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Certain Aircraft Have Crash Implications

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Emergency Transportation Expensive for Accident Victims

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Mike Pence Thankful No One Injured After Plane Skids Off Runway at LaGuardia Airport

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With the election less than two weeks away, vice presidential candidate Mike Pence had quite the scare when his campaign plane skidded off the runway at LaGuardia Airport during landing. Fortunately, a major accident was avoided and no one was injured thanks to safety equipment on the runway which halted the airplane less than a quarter of a mile from the Grand Central Parkway.

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The Landing is the Hardest Part

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Fear of flying is one of the rare fears that isn’t known by some fancy other name.  Though it can be called Aviophobia, most people just refer to it as fear of flying.  It is also an extremely common fear, affecting millions of people across the world.

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Airplane Accidents: Good News, Bad Timing

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Few things are as terrifying as the thought of an airplane accident.  Whether your imagination conjures images of a breached hull at 30,000 feet or a devastating crash that strews wreckage for miles, just the idea of being in an airplane accident is enough to keep thousands of people on the highways.  Fear of flying is a very common fear.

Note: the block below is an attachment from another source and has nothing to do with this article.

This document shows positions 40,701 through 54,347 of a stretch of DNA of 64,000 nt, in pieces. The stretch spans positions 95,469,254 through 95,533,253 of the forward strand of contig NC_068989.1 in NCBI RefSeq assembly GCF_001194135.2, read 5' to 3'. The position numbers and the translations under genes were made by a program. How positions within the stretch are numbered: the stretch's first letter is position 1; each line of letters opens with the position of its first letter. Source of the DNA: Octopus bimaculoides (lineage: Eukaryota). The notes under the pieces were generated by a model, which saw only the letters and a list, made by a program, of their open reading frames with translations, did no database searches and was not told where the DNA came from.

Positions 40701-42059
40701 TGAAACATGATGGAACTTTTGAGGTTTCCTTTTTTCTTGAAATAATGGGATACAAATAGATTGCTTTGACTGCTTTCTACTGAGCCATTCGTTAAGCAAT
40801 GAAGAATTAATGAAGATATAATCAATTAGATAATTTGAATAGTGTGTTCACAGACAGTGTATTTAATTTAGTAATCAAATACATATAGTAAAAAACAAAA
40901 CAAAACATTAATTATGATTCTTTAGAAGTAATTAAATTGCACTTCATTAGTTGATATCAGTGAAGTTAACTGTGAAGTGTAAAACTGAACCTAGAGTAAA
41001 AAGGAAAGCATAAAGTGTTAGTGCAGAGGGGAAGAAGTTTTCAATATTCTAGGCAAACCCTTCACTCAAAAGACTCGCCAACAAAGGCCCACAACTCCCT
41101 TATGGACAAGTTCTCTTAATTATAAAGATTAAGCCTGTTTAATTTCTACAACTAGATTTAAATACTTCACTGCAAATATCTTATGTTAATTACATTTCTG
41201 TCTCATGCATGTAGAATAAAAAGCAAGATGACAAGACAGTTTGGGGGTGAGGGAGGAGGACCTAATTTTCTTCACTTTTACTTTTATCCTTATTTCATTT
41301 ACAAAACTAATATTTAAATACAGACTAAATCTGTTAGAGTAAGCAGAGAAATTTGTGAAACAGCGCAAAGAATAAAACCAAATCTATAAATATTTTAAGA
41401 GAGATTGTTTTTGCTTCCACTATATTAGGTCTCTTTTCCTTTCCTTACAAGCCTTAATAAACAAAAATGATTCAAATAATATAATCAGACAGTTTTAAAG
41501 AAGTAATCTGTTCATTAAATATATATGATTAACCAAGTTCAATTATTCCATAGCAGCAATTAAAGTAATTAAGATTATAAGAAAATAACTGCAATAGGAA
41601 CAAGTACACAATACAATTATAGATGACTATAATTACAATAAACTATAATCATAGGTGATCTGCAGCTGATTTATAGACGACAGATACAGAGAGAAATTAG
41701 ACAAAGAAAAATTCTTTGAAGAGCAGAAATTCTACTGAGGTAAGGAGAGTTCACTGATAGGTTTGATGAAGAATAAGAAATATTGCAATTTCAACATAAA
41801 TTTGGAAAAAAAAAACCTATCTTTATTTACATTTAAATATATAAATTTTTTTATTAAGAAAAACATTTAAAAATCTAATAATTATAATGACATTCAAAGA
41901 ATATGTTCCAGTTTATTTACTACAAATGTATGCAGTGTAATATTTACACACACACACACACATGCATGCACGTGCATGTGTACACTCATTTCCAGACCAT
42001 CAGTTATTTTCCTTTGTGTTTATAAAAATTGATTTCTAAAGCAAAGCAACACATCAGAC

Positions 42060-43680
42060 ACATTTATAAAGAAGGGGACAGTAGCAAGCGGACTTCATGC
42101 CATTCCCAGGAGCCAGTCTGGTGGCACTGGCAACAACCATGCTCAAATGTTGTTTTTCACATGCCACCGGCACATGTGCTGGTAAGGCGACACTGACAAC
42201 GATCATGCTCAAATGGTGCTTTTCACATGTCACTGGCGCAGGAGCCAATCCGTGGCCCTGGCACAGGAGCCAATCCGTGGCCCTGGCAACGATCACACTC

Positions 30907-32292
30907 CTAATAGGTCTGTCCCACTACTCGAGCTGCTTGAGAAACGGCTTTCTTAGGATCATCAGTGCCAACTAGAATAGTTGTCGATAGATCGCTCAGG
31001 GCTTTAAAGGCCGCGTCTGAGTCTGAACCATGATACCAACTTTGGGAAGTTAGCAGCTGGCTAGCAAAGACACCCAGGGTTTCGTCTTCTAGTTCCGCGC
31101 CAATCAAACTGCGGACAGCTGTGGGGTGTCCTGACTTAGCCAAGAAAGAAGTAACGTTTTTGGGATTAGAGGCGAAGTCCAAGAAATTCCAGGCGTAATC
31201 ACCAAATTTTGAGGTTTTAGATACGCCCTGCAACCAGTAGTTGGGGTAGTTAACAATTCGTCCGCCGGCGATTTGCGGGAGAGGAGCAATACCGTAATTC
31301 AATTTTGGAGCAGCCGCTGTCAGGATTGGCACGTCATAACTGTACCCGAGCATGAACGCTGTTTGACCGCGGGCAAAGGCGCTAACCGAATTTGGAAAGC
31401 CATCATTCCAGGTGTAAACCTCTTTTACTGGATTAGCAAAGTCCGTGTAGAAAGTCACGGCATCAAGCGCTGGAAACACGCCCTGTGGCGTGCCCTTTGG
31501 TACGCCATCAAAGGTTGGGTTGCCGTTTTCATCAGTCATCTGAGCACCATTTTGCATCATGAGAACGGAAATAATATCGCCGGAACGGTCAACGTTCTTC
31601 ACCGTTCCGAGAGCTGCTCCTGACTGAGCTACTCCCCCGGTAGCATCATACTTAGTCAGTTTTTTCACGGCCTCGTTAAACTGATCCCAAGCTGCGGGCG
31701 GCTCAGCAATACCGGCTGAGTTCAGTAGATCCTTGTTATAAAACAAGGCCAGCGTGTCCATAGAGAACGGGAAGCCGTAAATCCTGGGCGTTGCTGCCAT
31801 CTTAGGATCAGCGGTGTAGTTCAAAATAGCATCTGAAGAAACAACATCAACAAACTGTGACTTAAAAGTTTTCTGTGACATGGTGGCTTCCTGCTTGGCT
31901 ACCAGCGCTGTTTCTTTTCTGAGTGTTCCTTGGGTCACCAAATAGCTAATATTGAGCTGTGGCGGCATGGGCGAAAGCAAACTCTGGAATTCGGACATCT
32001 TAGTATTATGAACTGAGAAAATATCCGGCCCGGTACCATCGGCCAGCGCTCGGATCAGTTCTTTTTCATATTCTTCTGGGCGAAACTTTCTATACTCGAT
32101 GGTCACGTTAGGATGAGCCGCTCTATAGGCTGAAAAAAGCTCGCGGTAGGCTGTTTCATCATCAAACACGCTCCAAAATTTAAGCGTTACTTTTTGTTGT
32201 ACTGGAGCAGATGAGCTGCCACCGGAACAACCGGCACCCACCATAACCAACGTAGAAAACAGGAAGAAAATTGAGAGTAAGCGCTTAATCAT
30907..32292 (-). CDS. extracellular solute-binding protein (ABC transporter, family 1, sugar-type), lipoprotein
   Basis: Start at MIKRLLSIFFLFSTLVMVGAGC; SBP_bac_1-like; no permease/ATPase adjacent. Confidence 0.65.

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Airplane Accidents: When Information is Unavailable

February 27, 2015 | Finz & Finz, P.C.

When a US Airways jetliner crashed in Philadelphia on March 13th, 2013, the early reports indicated that a blown tire and gusting winds had caused the jet to skid off the runway.  There was no reason for the nearly 150 passengers to ask any more questions.  They thought they knew what had caused the accident that could have cost them their lives.

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Airplane Accidents: Danger at 10,000 Feet

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Aircraft Emergencies: When Something Goes Wrong

June 03, 2013 | Finz & Finz, P.C.

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May 30, 2013 | Finz & Finz, P.C.

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Aircraft Emergencies: What Happens When You’re Stuck in the Air

April 08, 2013 | Finz & Finz, P.C.

In most parts of the country, emergency aid is just a phone call away.  We know that EMTs and fire departments will be dispatched to a scene quickly and efficiently.  But what happens when we are on an aircraft and an emergency outside of the norm occurs?  In-flight emergencies can range from someone requiring a sudden appendectomy or emergency surgery, to luggage falling on someone’s head, to a hot beverage being spilled on a child’s arm, to a heart attack or seizure.  If you are the victim of any type of in-flight emergency, being in a closed cabin doesn’t provide much relief when all you want is for the plane to land so you can be back in the comfort of your own home.  When landing the plane is not immediately possible, how are these situations handled and what type of aid is accessible?